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NHL expansion draft: Forwards who Sharks protect depend on approach

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AP

NHL expansion draft: Forwards who Sharks protect depend on approach

Editor's note: This week, NBC Sports California will look ahead to the 2021 NHL Expansion Draft, at which time the Seattle franchise officially will join the league as its 32nd team. Every team in the league will be affected, as players from (nearly) every roster will be made available to Seattle for its inaugural roster. We continue with an examination of which forwards the Sharks likely are to protect and expose.

The Sharks are well-positioned to hang on to their key forwards when the 2021 NHL Expansion Draft rolls around. As long as they take a similar approach to the previous expansion draft, that is. 

San Jose can either protect seven forwards, three defensemen and a goaltender or eight skaters (regardless of position) and a goaltender. Sharks general manager Doug Wilson opted for the latter option ahead of the 2017 draft, protecting then-pending unrestricted free-agent forward Ryan Carpenter and six others from being exposed to the Vegas Golden Knights. 

Carpenter joined the Golden Knights the following season after the Sharks waived him, but there were few other forwards they could protect while also satisfying the NHL's mandate that two under-contract forwards who played at least 70 games in the two seasons before the expansion draft or 40 games in the season immediately preceding it. Those rules remain in place for 2021 when Seattle joins the league, and the Sharks would have quite a few forwards with expansion eligibility who are under contract and/or team control beyond then.

Tomas Hertl (contract expiring in 2022), Timo Meier (2023), Evander Kane (2025) and Logan Couture (2027) all signed multi-year deals over the last two summers. Kevin Labanc, Dylan Gambrell and Antti Suomela each are at least two years away from unrestricted free agency. Hertl, Meier, Kane, Couture and Labanc figure to be established parts of the Sharks' forward corps by the time the expansion draft rolls around, even as Kane approaches his 30s and Couture moves deeper into his. San Jose has hopes Gambrell and Suomela can join those five as well.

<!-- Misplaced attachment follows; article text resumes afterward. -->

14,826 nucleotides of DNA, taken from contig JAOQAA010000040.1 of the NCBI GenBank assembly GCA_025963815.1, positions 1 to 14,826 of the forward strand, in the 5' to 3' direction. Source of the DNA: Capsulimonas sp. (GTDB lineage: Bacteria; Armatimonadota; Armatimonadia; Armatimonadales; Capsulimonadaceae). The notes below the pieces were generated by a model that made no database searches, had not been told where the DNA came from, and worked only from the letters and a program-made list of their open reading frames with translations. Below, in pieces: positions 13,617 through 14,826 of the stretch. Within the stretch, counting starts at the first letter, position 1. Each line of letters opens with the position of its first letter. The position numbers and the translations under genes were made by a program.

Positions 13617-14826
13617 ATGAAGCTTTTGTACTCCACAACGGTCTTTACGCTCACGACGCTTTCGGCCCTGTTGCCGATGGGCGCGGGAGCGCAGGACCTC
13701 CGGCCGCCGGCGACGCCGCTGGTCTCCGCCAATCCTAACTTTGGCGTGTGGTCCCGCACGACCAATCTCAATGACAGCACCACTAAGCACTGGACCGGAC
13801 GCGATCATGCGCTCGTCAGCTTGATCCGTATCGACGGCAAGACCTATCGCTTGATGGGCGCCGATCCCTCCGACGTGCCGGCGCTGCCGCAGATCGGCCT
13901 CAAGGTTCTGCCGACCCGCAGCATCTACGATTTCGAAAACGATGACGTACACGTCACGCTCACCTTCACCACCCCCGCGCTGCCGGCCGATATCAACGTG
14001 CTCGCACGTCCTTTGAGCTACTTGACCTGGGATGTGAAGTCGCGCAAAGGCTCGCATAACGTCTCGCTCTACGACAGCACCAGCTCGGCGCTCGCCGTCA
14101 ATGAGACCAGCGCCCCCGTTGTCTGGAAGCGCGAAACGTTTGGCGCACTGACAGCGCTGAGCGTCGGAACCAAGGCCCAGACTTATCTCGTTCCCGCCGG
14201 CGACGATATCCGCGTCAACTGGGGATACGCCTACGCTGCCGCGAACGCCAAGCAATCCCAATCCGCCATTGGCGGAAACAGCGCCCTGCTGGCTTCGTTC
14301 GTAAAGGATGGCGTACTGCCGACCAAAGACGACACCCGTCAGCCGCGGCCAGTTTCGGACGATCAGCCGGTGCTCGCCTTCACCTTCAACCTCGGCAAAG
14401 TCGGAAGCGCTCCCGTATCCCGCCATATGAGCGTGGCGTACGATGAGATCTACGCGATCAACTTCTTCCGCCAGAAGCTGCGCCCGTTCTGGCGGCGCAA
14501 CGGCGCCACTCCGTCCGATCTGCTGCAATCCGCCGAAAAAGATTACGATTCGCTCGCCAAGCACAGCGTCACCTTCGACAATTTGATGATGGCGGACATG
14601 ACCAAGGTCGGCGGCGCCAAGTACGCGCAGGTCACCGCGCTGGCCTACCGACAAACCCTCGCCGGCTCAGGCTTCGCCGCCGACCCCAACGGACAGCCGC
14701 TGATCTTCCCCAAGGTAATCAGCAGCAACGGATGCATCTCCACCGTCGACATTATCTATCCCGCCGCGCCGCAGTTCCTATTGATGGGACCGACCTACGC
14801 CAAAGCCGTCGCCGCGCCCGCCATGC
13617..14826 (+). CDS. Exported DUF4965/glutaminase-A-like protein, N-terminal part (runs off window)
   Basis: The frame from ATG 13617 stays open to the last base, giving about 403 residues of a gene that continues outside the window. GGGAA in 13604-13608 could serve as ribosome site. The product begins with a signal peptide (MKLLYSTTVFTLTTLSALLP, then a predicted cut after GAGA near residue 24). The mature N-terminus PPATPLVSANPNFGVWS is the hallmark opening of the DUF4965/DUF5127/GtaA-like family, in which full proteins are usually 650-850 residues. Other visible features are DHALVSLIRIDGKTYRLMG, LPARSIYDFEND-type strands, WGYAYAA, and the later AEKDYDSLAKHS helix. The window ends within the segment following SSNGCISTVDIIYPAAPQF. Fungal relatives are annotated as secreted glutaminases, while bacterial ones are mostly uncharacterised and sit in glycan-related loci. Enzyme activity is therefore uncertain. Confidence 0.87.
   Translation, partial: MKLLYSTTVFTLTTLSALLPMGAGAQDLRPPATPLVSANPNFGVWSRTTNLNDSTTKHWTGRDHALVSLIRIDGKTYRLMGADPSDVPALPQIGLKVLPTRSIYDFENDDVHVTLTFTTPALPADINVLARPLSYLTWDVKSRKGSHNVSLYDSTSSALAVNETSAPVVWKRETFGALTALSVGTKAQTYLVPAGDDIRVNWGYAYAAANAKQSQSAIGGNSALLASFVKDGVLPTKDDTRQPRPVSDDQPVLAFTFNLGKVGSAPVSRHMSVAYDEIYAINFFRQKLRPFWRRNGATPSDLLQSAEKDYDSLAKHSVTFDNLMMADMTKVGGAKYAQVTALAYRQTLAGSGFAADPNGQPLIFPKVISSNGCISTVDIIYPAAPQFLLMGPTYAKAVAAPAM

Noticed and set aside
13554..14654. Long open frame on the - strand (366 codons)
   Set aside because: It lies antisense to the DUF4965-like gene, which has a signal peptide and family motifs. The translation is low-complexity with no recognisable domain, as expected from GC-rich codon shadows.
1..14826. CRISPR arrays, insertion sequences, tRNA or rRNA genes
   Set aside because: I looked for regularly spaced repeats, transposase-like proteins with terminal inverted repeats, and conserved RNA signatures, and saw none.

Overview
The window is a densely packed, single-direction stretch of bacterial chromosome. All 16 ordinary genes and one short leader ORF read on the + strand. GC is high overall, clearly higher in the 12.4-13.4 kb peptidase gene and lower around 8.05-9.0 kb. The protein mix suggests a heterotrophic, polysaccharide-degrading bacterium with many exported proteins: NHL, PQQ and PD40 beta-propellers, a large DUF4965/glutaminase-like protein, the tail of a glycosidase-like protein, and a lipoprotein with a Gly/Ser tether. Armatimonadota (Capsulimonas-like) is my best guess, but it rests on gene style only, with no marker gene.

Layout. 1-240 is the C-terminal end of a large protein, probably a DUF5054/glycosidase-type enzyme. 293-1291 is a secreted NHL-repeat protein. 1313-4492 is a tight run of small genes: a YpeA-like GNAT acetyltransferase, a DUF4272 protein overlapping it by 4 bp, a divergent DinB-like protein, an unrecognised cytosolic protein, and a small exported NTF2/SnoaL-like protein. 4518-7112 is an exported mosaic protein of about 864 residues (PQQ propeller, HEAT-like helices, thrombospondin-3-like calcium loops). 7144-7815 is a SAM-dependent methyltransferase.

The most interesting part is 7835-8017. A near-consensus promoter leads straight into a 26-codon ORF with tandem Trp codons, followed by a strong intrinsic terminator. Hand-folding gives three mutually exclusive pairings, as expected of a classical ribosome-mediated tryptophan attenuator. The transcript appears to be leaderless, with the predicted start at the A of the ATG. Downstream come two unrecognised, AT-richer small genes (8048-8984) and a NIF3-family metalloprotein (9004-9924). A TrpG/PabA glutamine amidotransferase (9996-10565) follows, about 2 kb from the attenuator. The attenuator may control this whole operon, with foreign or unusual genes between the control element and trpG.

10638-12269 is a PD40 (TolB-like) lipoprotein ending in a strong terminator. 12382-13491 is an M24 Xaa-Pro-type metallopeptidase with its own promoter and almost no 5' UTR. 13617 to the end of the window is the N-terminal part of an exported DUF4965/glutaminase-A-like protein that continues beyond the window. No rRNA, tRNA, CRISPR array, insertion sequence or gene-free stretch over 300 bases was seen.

Thus, much of that group should form the backbone of the Sharks' protected forwards list in 2021. Some, however, could be exposed depending upon what other forwards are on the roster. 

Prospects like Joachim Blichfeld, Sasha Chmelevski and Ivan Chekhovich automatically will be protected because they've not yet accrued any professional seasons. Depth forwards Melker Karlsson (2020), Barclay Goodrow, Lukas Radil and Marcus Sorensen (2021) conceivably could hit the games requirement, but each player would have to be re-signed in order to be eligible for exposure in the draft. 

If the Sharks opt to once again protect seven forwards in 2021, they shouldn't have to worry about exposing Hertl, Meier and the like. The risk drops if any of the previously mentioned role players re-signs, or if Gambrell and/or Suomela plateau as regular bottom-six regulars. Growth from any of those aforementioned players beyond a spot on the third or fourth line could present Wilson some difficult decisions, but he likely wouldn't sweat additional development from anyone in that group too much. 

[RELATED: Could Sharks lose big-name D-man to Seattle in expansion?]

Protecting eight skaters increases the risk of losing a talented forward, however slightly. Defensemen Erik Karlsson and Marc-Edouard Vlasic must be protected because of their no-movement clauses, and protecting an additional blue liner leaves room for just five forwards. Still, it's difficult to envision the Sharks protecting any more than three defensemen as things stand right now, considering top prospects Mario Ferraro and Ryan Merkley won't be eligible for exposure. 

At that point, it wouldn't make sense for the Sharks to intentionally protect fewer forwards than the maximum allowed under the rules. As long as they acquire or re-sign depth forwards who are eligible to be exposed, Wilson and the Sharks likely won't have to stress losing a key piece up front to the NHL's newest team.